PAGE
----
Wine For Everyone
Krystal Kakimoto | Jun 1, 2017
For many people, the wine list at most restaurants can seem overwhelming and daunting…as if it were written in another language! A safe bet might be to order the house red or just get whatever your dinner partner is having, but being able to navigate a wine list and choose the right one will allow you to elevate any meal to extraordinary- with just a few sips. Here we have gathered some basic terms to help you begin your adventure into the fabulous world of wine.
The first step to reading a wine list is to understand that all wines are made from grapes (visit vinifera to be exact). There are over a thousand different types of grapes used to make wine, but by understanding some of the most popular grape varietals, you can break down the wine list into more manageable, smaller categories to choose from.
By understanding some of the most popular grape varietals, you can break down the wine list into more manageable, smaller categories to choose from.
Cabernet Sauvignon is a full-bodied red wine that originated in France, and over time has become one of the most popular wines in the world today. Grown everywhere from California to New Zealand, "Cabs" feature the rich flavors of black cherries and currants, as well as a good amount of tannins—an organic substance that makes your mouth feel dry—which can offset a dish with more fat, such as steak or lamb dishes.
Zinfandel is a medium-bodied red wine whose origins lie in Croatia. Today, many "Zins" come out of California. This zippy red wine has vibrant flavors such as ripe strawberries, blackberries, and a spice finish on the palate. The flavors of this wine make it a great pairing for pork and beef dishes—especially barbecue!
Chardonnay is a fuller bodied white wine with the crisp flavors of green apples, lemon and orange flesh, and butter. Originally from France but now grown internationally, Chardonnays are aged in two ways: with Oak and without. Oak-aged Chardonnays tend to be creamier with butter and baking spice flavors, while unoaked versions are crisper, with plenty of citrus and apple notes. Chardonnay is a great pairing for seafood—lobster, shrimp, crabs, fish—as well as chicken, pork, and any dish topped with cream sauces (the bright acidity will cut through the fat, making the dish less heavy).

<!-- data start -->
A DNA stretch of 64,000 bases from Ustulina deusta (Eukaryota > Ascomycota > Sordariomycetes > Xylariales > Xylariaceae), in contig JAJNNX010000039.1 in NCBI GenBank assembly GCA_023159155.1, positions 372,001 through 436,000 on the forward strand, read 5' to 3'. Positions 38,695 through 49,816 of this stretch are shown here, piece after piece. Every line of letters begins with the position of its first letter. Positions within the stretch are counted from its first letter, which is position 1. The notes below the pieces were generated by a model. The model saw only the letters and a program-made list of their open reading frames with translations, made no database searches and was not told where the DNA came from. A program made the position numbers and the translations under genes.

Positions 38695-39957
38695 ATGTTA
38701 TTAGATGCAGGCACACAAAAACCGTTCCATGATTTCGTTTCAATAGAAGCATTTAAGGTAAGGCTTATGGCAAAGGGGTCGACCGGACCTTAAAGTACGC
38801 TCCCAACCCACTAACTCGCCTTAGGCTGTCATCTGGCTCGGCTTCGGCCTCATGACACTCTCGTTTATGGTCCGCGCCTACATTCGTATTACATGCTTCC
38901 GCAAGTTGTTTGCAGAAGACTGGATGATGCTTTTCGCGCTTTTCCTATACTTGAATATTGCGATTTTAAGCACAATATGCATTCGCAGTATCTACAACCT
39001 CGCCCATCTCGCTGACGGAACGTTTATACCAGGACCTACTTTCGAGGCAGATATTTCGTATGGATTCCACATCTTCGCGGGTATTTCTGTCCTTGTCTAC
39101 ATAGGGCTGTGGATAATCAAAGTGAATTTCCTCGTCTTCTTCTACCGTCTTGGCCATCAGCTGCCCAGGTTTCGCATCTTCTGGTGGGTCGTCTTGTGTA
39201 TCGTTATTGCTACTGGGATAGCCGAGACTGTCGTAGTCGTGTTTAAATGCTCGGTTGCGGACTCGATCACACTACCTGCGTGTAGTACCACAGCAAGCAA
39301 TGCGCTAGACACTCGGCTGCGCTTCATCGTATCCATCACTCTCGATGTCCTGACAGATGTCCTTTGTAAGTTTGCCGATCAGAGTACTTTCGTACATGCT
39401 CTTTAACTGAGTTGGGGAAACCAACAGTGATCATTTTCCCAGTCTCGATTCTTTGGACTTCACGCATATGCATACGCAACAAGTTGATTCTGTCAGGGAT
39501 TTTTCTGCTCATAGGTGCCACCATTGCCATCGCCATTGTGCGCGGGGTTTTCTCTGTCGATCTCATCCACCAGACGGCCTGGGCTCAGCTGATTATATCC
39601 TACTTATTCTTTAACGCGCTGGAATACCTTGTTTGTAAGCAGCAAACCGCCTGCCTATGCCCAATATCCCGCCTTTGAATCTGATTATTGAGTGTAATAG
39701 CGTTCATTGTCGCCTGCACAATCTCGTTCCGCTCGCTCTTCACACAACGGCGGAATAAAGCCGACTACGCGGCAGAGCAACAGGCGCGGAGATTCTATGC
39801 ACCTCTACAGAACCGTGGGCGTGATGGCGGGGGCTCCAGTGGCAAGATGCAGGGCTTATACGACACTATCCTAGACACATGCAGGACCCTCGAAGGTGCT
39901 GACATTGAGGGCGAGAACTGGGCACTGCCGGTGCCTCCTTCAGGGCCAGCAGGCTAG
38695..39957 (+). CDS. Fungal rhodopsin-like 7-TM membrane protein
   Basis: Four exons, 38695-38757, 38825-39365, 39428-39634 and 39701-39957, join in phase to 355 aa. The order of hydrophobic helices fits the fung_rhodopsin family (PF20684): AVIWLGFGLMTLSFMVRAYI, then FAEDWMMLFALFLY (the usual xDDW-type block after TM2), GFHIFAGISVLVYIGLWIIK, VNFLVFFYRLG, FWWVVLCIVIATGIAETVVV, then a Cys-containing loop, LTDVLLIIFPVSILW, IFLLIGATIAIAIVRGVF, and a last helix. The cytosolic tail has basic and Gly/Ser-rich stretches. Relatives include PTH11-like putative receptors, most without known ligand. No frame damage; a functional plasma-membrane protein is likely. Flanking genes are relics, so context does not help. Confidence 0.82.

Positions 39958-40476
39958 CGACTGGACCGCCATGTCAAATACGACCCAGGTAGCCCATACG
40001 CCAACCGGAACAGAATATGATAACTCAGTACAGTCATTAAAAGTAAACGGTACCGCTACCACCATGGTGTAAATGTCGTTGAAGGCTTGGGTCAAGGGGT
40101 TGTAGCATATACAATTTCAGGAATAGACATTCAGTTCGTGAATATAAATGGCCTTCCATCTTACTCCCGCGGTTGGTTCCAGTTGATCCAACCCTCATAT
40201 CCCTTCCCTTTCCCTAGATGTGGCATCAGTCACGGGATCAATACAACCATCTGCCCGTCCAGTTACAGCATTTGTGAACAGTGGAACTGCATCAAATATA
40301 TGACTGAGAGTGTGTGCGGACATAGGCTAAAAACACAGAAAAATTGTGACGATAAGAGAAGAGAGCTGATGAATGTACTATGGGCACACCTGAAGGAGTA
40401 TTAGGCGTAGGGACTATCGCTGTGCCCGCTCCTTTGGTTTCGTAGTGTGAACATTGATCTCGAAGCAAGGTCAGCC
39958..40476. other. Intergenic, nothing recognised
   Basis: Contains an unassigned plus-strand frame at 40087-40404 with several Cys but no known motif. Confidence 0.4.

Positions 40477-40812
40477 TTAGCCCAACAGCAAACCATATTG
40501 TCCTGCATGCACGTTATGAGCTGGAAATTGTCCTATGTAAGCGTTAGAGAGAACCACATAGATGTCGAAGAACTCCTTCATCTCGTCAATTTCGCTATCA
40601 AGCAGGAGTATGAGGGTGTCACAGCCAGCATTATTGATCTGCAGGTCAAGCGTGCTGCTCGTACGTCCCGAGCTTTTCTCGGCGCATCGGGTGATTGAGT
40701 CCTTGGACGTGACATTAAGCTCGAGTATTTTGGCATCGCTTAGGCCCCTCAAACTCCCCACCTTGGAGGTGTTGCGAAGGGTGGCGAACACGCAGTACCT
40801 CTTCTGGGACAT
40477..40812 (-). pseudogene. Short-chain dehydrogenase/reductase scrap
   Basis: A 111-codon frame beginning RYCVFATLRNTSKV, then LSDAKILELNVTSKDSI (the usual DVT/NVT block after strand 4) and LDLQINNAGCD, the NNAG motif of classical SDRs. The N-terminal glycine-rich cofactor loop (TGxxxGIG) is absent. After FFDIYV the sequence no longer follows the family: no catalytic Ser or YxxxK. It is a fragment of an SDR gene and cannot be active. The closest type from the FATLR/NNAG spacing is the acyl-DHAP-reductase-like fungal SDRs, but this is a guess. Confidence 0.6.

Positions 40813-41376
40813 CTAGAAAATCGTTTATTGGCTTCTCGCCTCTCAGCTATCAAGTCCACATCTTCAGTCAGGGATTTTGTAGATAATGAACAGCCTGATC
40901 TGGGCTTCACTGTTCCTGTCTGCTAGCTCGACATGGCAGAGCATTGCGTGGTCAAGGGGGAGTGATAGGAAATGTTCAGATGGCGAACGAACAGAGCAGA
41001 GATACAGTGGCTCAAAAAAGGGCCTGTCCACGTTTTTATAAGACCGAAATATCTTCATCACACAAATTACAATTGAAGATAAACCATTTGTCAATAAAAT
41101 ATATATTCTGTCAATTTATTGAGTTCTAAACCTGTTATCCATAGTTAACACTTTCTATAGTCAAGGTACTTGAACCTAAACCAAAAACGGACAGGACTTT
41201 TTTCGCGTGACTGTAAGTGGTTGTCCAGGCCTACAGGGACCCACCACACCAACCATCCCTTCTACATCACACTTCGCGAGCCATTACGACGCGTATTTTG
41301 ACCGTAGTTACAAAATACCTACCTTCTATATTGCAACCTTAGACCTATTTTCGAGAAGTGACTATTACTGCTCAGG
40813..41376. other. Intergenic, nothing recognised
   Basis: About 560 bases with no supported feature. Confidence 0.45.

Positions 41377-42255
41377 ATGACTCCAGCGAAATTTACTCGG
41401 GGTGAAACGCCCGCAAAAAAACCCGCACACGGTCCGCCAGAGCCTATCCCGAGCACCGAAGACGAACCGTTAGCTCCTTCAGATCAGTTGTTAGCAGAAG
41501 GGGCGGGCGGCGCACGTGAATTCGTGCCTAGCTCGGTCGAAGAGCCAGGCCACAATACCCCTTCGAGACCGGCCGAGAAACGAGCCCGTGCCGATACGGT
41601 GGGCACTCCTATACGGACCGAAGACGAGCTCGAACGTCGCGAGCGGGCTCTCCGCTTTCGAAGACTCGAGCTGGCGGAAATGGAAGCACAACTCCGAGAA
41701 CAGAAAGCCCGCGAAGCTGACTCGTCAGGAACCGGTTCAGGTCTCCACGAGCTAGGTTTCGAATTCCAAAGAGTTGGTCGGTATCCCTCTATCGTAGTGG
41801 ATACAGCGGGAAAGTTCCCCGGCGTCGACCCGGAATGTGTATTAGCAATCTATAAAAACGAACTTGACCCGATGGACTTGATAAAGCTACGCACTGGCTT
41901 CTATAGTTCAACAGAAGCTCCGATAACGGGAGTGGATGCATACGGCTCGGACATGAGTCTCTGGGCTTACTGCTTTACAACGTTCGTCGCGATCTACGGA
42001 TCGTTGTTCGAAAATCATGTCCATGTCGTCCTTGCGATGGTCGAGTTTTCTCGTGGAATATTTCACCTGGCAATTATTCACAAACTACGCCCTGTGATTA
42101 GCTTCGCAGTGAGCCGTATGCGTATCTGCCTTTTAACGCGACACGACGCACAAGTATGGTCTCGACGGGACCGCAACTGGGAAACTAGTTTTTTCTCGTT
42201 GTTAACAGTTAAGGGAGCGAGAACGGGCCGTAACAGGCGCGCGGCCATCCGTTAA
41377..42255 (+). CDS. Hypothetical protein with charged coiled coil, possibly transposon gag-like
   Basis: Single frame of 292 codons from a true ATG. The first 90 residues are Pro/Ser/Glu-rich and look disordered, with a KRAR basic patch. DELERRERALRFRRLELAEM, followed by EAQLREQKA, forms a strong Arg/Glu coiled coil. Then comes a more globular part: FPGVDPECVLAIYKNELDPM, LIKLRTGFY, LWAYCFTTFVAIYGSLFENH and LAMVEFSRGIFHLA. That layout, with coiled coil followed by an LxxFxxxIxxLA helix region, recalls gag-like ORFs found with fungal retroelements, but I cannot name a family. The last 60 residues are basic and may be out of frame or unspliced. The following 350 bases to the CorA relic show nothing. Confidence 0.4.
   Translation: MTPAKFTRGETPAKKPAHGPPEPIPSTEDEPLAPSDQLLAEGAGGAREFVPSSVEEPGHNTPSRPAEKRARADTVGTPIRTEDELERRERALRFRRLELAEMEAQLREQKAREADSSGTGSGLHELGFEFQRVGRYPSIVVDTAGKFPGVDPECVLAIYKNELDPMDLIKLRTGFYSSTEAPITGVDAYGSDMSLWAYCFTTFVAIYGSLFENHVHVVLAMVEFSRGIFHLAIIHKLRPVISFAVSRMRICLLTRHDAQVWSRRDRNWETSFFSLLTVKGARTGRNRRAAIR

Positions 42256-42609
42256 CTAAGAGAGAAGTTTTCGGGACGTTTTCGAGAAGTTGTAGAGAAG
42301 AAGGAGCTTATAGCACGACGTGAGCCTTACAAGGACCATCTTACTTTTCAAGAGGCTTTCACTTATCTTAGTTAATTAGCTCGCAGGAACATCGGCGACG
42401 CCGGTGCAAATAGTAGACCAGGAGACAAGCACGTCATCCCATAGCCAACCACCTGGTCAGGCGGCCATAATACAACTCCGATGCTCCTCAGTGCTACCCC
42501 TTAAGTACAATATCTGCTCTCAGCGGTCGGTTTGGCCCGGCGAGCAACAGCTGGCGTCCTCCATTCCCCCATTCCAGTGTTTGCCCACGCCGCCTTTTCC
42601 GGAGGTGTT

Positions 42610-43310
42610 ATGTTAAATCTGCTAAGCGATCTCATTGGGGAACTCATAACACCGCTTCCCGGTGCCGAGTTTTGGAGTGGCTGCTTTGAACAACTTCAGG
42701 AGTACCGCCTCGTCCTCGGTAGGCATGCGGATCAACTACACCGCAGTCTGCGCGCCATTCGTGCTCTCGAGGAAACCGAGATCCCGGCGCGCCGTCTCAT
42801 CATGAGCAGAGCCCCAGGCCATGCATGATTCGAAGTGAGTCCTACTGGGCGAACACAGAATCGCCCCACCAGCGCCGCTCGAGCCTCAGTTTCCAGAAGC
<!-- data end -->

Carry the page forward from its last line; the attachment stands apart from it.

Riesling is an aromatic white wine originally from Germany. Rieslings tend to have delicate bouquets of limes, apples, and honeysuckle, as well as a bright acidity which makes your mouth water. The touch of sweetness in the wine makes it a great option for an aperitif!
Red Wine: Red wine is made from dark-colored or black grape varieties. The actual color of the wine can range from intense violet, typical of young wines, to brick red for mature wines, and brown, for older red wines.
White Wine: White wine is made from the non-colored pulp of grapes, which may have skin of any color. Colors range from straw-yellow to yellow-gold, or yellow-green.
Full Bodied & Medium Bodied: In wine, body is not describing the shape, but rather the way a wine feels inside your mouth. Wines range from light to full bodied. A helpful way to think about the differences is like comparing the feel of skim milk, whole milk and cream in your mouth.
Tannins: Tannin is a naturally occurring compound found in plants, seeds, bark, wood, leaves, and fruit skins. About 50% of the dry weight of plant leaves are tannins.
Oak-Aged & Unoaked: Oak is used in wine making to produce variety in color, flavor, tannin and texture profile. Oak-aged typically means Oak is introduced by fermentation in an oak barrel, while unoaked usually means free-floating chips or staves are added into fermentation in a vessel of stainless steel or non-oak material.
Acidity: Acids give wines their characteristic crisp, slightly tart taste. Some acids are naturally present in the base ingredients of wines, while others are byproducts of fermentation.
Apertif: An apéritif (whether wine or not) is a drinkable appetizer meant to stimulate the appetite before a meal.